My experiences at BGSU provided me with excellent preparation for this position. I received superior training in research and writing assessment from the faculty at BGSU, enabling me to do that work very effectively in our writing program at CWRU. I also learned a great deal about being a good teacher from working in the General Studies Writing Program while I was a graduate student at BGSU. But, perhaps, what I think most often about in terms of my preparation is the superior role models I had in Sue Carter Wood, Lee Nickoson, and Kris Blair while I was in graduate school. They were all exceptional teachers, leaders, scholars, and administrators who instilled important values in me that guide all of the work that I do.  

What I enjoy most about my job is that I work with people throughout the university in a variety of capacities, from first-year students to deans, to make writing an accessible and integral part of CWRU’s educational plan. I get to develop curriculum, do writing studies research, spend time with developing writers, and work with fellow faculty and administrators to make the program better for everyone.”

Dr. Yvonne Schultz (Rhetoric and Writing PhD 2011)
Dean, School of Arts and Humanities
Associate Vice President for Academic Administration
Mount Vernon Nazarene University (Mount Vernon, OH)

“I have multiple roles at Mount Vernon Nazarene University, my administrative ones being as Dean of the School of Arts and Humanities and as Associate Vice President for Academic Administration [AVPAA]. Both of these roles require me to ‘lead from the middle,’ working with administrators, faculty, and students. As of 2019-20, the [School of Arts and Humanities] will have four departments: Art and Design, Communication, Music, and English and History. I work closely with these department chairs on just about everything. The AVPAA role keeps work flowing smoothly, most notably at the policy- and curriculum-changing level, where decisions are made in an ordered process. I also am the voice of Academic Affairs for final decisions on things like student appeals regarding academic integrity and unexcused absences. There’s a lot more to both positions, of course.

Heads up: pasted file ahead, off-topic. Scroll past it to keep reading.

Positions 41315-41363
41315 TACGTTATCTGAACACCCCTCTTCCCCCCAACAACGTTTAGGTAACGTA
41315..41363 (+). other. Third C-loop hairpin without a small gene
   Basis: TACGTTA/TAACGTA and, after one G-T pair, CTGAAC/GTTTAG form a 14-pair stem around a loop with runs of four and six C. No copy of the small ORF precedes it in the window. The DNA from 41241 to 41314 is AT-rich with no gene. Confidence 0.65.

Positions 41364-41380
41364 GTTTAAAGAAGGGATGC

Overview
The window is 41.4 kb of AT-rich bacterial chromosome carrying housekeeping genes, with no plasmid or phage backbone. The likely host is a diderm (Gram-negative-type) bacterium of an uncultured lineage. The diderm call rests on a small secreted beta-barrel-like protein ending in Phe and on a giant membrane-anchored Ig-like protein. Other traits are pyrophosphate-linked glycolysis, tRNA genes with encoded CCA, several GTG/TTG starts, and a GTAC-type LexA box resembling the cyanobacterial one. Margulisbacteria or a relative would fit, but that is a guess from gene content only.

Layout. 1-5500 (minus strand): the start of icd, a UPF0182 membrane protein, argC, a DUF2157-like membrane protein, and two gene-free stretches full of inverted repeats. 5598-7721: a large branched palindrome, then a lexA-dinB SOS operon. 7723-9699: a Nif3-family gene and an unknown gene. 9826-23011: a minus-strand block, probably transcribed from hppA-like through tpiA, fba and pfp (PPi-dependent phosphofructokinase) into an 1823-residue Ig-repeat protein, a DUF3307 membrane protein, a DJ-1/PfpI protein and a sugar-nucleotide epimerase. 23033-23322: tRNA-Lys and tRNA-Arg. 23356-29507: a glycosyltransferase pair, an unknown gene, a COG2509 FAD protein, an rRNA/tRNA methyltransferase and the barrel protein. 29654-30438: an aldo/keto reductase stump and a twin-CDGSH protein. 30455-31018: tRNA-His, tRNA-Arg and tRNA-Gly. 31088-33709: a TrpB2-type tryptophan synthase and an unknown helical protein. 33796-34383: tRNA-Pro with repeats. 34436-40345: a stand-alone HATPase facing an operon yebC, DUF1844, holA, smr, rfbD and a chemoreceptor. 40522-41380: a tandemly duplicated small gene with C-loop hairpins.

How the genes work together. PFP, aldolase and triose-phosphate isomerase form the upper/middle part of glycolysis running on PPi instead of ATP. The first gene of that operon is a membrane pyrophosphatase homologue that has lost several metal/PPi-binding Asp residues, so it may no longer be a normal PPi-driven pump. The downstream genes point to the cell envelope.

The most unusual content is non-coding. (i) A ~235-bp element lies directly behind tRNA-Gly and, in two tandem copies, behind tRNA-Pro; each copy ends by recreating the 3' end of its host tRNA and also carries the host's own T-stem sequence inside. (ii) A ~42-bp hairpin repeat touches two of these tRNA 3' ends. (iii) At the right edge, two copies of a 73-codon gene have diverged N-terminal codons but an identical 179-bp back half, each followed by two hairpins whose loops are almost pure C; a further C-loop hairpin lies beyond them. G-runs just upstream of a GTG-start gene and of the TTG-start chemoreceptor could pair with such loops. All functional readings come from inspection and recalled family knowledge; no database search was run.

I use my education from BGSU every single day, using rhetorical strategies to make a point, make an argument, make a difference. That my education was steeped in women’s rhetorics serves me very well at a university where women as models of leadership are everywhere except at the very top. I am among the three top-ranking women on campus, so I realize tremendous responsibility to demonstrate leadership that is not only competent but also compassionate and caring. The [Rhetoric] and Writing program’s practice of requiring us to present every time we turned around also serves me every day: I chair multiple committees and councils and present on a regular basis for all kinds of reasons.  

MVNU recently completed our 10-year Higher Learning Commission documents and visit, which we passed with flying colors. I was on the editorial team, crafting the arguments and using all my rhetorical and writing skills to their maximum capacity. The process and completion of that task was enormously difficult and fulfilling (kind of like writing a dissertation, only a lot of jobs were at stake). I also love the daily problem solving that is life in higher education. And I have lately realized how committed I am to the people with whom I work: When we genuinely work together collaboratively, the results are satisfying, even when the decisions are difficult.”

Dr. Angela Zimmann (Rhetoric and Writing PhD 2007)
Vice President for Institutional Advancement
United Lutheran Seminary (Gettysburg and Philadelphia, PA)

“I currently serve as the Vice President for Institutional Advancement for United Lutheran Seminary, with campuses in Gettysburg and Philadelphia, Pennsylvania. In this position, I oversee teams on both campuses as we raise in excess of $4 million/year for the school. In the past five years, we have doubled our endowment from $30 million to over $65 million, and we now provide full-tuition scholarships for all full-time students.

The PhD in Rhetoric and Writing at Bowling Green State University prepared me well for the extensive and varied rhetorical methodologies that are used in effective fundraising and fundraising management: from individual, one-on-one visits with the CEOs of companies such as Marriott to the public speaking in front of hundreds of donors at fundraising events, the education I received prepared me to successfully negotiate the world of higher education, with the end goal being a more affordable educational experience for our students: and I know we are accomplishing that goal, as less than 25% of our students took out loans this year (compared to over 75% several years ago).

I tend to seek practical applications of theory and am delighted to say that BGSU’s PhD program in Rhetoric and Writing provided an excellent theoretical grounding for the practical position in which I currently serve.”